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United States v. Short

United States District Court, D. Idaho

January 11, 2018

UNITED STATES OF AMERICA, Plaintiff,
v.
RAY CARL SHORT, Defendant.

          MEMORANDUM DECISION AND ORDER

          B Lynn Winmill, United States District Court Chief Judge

         INTRODUCTION

         Pending before the Court is the Government's unopposed Motion for an Order Concerning Attorney-Client Privilege (Dkt. 5). For the reasons explained below, the Court will grant the motion.

         BACKGROUND

         In July 2015, this Court sentenced Defendant Ray Short to 180 months in prison after he pleaded guilty to attempted sexual exploitation of a minor child. See July 16, 2015 Judgment, Dkt. 53 in Case No. 4:14-cr-273-BLW, at 1. The Ninth Circuit affirmed his sentence, and on October 30, 2017, Mr. Short filed his Motion under 28 U.S.C. 2255 to Vacate, Set Aside, or Correct his Sentence (Dkt. 1).[1] Short's § 2255 motion raises several claims of ineffective assistance of counsel during the underlying criminal case. Based on these assertions, the Government asks the Court to declare a limited waiver of the attorney-client privilege so that it may meaningfully respond to Short's claims.

         DISCUSSION

         A party implicitly waives the attorney-client privilege when they file a lawsuit putting in issue communications otherwise privileged if upholding the privilege would deny the opposing party access to relevant facts. United States v. Amlani, 169 F.3d 1189, 1195 (9th Cir. 1999). “It has long been the rule in the federal courts that, where a habeas petitioner raises a claim of ineffective assistance of counsel, he waives the attorney-client privilege as to all communications with his allegedly ineffective lawyer.” Bittaker v. Woodford, 331 F.3d 715, 716 (9th Cir. 2003) (en banc). Indeed, this implied waiver - sometimes known as the “fairness principle” - prevents use of the privilege as both a shield and a sword. Id. at 719 (citations omitted). If the party holding the privilege does not wish to disclose the requested privileged information, he has the option of abandoning the claim that gives rise to the implied waiver. Id. at 721.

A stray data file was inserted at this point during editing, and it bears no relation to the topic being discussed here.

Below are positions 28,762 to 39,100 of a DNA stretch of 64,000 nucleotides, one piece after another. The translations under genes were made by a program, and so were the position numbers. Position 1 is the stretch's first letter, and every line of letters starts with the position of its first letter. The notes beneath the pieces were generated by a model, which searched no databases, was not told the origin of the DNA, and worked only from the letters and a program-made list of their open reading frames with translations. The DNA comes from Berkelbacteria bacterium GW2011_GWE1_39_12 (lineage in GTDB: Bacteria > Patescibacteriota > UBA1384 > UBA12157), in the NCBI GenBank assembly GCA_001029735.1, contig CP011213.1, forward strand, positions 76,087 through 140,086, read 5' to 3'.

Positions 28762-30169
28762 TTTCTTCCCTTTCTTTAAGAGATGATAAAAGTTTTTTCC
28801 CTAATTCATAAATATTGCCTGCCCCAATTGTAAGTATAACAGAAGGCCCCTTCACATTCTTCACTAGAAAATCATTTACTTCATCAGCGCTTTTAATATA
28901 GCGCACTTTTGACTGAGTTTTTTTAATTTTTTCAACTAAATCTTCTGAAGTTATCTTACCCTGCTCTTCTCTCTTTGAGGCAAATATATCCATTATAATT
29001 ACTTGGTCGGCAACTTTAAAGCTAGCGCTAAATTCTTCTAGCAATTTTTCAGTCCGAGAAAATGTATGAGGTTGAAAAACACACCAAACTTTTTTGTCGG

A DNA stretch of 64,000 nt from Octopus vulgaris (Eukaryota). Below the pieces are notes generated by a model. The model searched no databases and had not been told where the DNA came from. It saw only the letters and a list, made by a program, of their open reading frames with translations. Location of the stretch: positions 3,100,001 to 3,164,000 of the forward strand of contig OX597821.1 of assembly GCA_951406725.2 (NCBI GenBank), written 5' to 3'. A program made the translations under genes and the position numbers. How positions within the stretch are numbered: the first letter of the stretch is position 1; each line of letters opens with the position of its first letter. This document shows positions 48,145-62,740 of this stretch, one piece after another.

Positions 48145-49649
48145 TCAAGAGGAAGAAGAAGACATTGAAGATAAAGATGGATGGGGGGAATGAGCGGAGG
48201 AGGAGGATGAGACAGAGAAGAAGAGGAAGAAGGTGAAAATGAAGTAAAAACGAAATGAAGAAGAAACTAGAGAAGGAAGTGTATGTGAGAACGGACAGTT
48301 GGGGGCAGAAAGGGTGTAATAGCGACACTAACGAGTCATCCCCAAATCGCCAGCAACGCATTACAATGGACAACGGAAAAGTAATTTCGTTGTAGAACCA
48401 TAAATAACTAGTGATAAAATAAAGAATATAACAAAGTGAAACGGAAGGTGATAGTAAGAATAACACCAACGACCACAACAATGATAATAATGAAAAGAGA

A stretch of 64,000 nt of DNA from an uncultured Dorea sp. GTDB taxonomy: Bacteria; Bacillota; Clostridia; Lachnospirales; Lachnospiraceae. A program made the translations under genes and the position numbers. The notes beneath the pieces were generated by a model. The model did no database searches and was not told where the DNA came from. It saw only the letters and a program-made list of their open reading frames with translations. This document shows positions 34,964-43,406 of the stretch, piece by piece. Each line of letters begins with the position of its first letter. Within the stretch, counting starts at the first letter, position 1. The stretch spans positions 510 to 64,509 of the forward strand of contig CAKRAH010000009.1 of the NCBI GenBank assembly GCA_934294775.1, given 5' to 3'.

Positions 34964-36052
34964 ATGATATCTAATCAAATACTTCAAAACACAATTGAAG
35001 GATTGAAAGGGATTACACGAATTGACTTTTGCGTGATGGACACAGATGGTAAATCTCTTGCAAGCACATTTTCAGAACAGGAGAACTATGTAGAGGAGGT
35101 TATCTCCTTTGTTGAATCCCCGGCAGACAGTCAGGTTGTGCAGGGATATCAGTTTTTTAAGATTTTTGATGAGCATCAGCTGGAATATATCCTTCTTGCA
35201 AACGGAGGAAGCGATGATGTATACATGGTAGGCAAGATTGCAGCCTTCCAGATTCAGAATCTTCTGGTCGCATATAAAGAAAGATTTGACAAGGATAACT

Being mindful of the dictates of fairness, a court should grant a waiver no broader than necessary to enable the opposing party to respond to the allegations of ineffective assistance of counsel. Id. at 720. Accordingly, the district court may impose limitations and conditions regarding the information to be disclosed. Id. at 721. Should the party receiving the privileged information not wish to be bound by the limitations, then that party, before disclosure, “is free to reject the materials and litigate without them.” Id.

         In his § 2255 Motion, Short alleges claims of ineffective assistance of counsel. The Court must resolve those claims utilizing the standard enunciated in Strickland v. Washington, 466 U.S. 668 (1984). In other words, giving strong deference to the choices of counsel, it must decide whether counsel's performance was deficient, and, if so, whether Short was prejudiced by the deficient performance. Id. at 688.

         Without knowing the extent of the communications surrounding the alleged ineffective assistance, the advice of counsel, and any discussions regarding counsel's actions or inactions, the government cannot respond meaningfully to Short's allegations. To respond to Short's allegations, therefore, fairness compels a decision to allow the Government to discuss the claims and motivations for the challenged actions with defense counsel. See, e.g., Harrison v. United States, 2011 WL 1743738 at *5 (D. Haw. May 6, 2011).

         The Court finds that Short has implicitly waived the attorney-client privilege with respect to matters pertaining to his claims of ineffective assistance of counsel and will therefore grant the government's motion.

         ORDER

         IT IS ...


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